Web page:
Sadat and Begin.
Are Israelis surprised that as democracy trumps tyranny in Egypt, one of the
first casualties of the pro-democracy movement will be the very undemocratic
peace accord Egypt signed with Israel? The Egypt-Israel peace accord was
supposed to be the cornerstone of a region-wide peace that was to include direct
talks between Israel and the Palestinians. That was the intention of Egyptian
dictator Anwar Sadat.
It never happened. Sadat was more concerned with
how his dramatic PR gesture would impact the West than with whether the Israelis
would be reliable partners or whether the Egyptian people backed his unilateral
The peace accord was flawed from the get-go. The main reason
was that the “peace agreement” was made between Israel and an Arab dictator, not
with the backing of a free Egyptian people. Israelis had a voice in the peace
process, but the Egyptian people never had a voice in Sadat’s action.
failure of Israel’s peace with Egypt has been obvious since day one and is
underscored by the fact that the Middle East does not have peace today. Peace
today is as tenuous as it was the day Sadat made his failed gesture.
EGYPTIAN people may have been swayed to accept the peace accord had it achieved
the goal they were promised it would seek, a final accord between Israel and the
That was a part of the vision Sadat outlined in his speech
to the Knesset.
Sadat didn’t just want peace between Israel and Egypt. He
wanted a peace between Israel and all of the Arab countries including the
creation of a Palestinian state. He offered peace in exchange for the return of
all of the lands occupied by Israel during their pre-emptive strike that began
the Six Day War in 1967.
We can all argue about who’s more at fault,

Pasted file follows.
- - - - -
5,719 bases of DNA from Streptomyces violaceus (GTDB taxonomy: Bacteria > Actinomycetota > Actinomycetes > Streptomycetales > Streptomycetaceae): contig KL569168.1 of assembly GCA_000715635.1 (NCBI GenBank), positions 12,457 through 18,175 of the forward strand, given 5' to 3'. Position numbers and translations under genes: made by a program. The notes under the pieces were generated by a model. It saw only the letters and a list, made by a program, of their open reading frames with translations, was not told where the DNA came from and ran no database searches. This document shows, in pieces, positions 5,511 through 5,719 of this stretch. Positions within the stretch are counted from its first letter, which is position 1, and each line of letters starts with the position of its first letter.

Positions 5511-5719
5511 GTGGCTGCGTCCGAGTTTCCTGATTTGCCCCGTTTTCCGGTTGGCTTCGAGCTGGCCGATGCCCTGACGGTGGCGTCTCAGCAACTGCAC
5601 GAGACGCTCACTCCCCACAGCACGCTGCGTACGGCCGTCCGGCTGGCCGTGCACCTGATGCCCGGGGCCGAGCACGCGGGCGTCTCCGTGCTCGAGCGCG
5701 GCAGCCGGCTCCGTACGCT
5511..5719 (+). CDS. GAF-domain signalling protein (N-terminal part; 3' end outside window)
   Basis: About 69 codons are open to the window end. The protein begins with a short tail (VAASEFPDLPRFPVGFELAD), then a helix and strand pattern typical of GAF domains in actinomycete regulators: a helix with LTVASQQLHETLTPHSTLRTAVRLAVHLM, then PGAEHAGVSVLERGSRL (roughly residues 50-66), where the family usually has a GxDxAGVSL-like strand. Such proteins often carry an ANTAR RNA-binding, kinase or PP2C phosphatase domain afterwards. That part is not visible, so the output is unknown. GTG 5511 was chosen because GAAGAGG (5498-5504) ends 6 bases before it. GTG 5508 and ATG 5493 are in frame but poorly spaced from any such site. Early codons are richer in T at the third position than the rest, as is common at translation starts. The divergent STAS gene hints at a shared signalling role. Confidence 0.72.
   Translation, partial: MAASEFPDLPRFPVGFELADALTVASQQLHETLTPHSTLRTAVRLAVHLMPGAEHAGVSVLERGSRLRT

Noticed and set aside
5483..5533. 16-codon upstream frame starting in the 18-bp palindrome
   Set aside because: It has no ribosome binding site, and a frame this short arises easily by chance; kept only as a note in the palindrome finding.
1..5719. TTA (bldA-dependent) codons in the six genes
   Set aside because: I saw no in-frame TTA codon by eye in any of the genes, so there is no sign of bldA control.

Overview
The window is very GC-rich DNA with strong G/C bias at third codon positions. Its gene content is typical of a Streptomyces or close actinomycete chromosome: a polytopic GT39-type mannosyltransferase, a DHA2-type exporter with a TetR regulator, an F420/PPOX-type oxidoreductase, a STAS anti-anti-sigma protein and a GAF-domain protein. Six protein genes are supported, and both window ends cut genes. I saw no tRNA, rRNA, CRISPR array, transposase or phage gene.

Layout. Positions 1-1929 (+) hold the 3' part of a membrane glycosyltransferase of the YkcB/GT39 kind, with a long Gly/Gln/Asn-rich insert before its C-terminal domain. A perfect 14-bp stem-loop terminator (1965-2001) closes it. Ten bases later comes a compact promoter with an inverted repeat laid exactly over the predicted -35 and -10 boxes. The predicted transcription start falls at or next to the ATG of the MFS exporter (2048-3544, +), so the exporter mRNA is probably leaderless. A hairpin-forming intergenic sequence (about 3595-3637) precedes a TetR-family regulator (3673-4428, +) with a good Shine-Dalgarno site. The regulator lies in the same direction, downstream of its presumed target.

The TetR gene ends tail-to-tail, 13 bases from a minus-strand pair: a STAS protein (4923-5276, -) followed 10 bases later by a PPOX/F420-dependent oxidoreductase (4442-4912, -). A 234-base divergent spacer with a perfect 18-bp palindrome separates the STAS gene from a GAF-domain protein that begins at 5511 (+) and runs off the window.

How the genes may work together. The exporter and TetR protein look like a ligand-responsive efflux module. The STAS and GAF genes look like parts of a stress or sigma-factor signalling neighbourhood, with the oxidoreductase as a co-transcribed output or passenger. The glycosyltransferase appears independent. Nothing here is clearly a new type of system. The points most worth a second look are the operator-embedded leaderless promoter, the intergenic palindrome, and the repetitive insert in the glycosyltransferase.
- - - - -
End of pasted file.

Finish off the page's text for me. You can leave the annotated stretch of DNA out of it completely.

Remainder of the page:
Israel of the Palestinians, but the reality is peace between the two didn’t even
come close and there is an uncertainty about the future with more and more Arabs
believing that Israel will only make peace if confronted with violence, not
Sadat was murdered by Islamic extremists. But had there
been a democratic election that year, Sadat would have been thrown out of office
by his voiceless Egyptian people.
There is a real democratic election
scheduled in a few weeks in Egypt.
The failed Israeli-Egyptian peace
accord is a cornerstone of the debate between the two leading presidential
candidates, Amr Moussa, the former head of the Arab League, and Abdel Moneim
Abol Fotouh, the moderate Islamist and former member of the Muslim
As Egypt transforms from a dictatorship to democracy, the
people of Egypt are finally speaking out. Both candidates recognize
During a recent four-hour long debate, Fotouh pointed a finger at
Moussa and accused him of being a remnant of the Mubarak regime.
denounced Fotouh, calling him an extremist. But both agreed the peace with
Israel was flawed, Moussa being less critical, reflecting his Western leanings,
and Abol Fotouh being much harsher and reflecting the growing sentiment among
the Egyptian public.
During the debate, Moussa and Fotouh both pledged to
“review” the peace treaty with Israel. Fotouh described Israel as an “enemy”
while Moussa chastised Fotouh for the comment and chose a weaker adjective,
calling Israel an “adversary.”
Both candidates expressed concerns about
the “peace” with Israel, although Abol Fotouh seemed more critical. That’s not
surprising. In his career as the leader of the failed Arab League, Moussa always
had his ear toward Western political rhetoric.
Abol Fotouh was not
off-base when he cited Moussa’s ties to the now jailed dictator, Sadat’s
successor Hosni Mubarak.
For all their differences, when it comes to the
peace treaty, both Moussa and Abol Fotouh recognize that the Egyptian public
will now decide Egypt’s future, not a dictator.
And without a dictator to
enforce a worthless piece of paper, even one that asserts a claim to peace, the
failed Egyptian-Israeli peace accord is doomed.
The election for Egypt’s
president is still a few days away. Israel can await the decision and hope for
the best, or recognize that the desert winds are not blowing in their direction
However, they could impact the election by publicly recognizing
the accord’s failure to achieve peace and unilaterally move to achieve Sadat’s
original goal. Genuinely embrace the creation of a sovereign Palestine state.
Make it happen.
That would be the miracle that could preserve peace and
actually move it in the direction that the Egyptian-Israeli peace accord was
meant to move. A genuine peace with the Palestinians would neutralize the
animosity that is growing against Israel among the Egyptian people.
Israel can wait until that animosity translates into more conflict.The
writer is an award winning Palestinian American columnist and radio talk show
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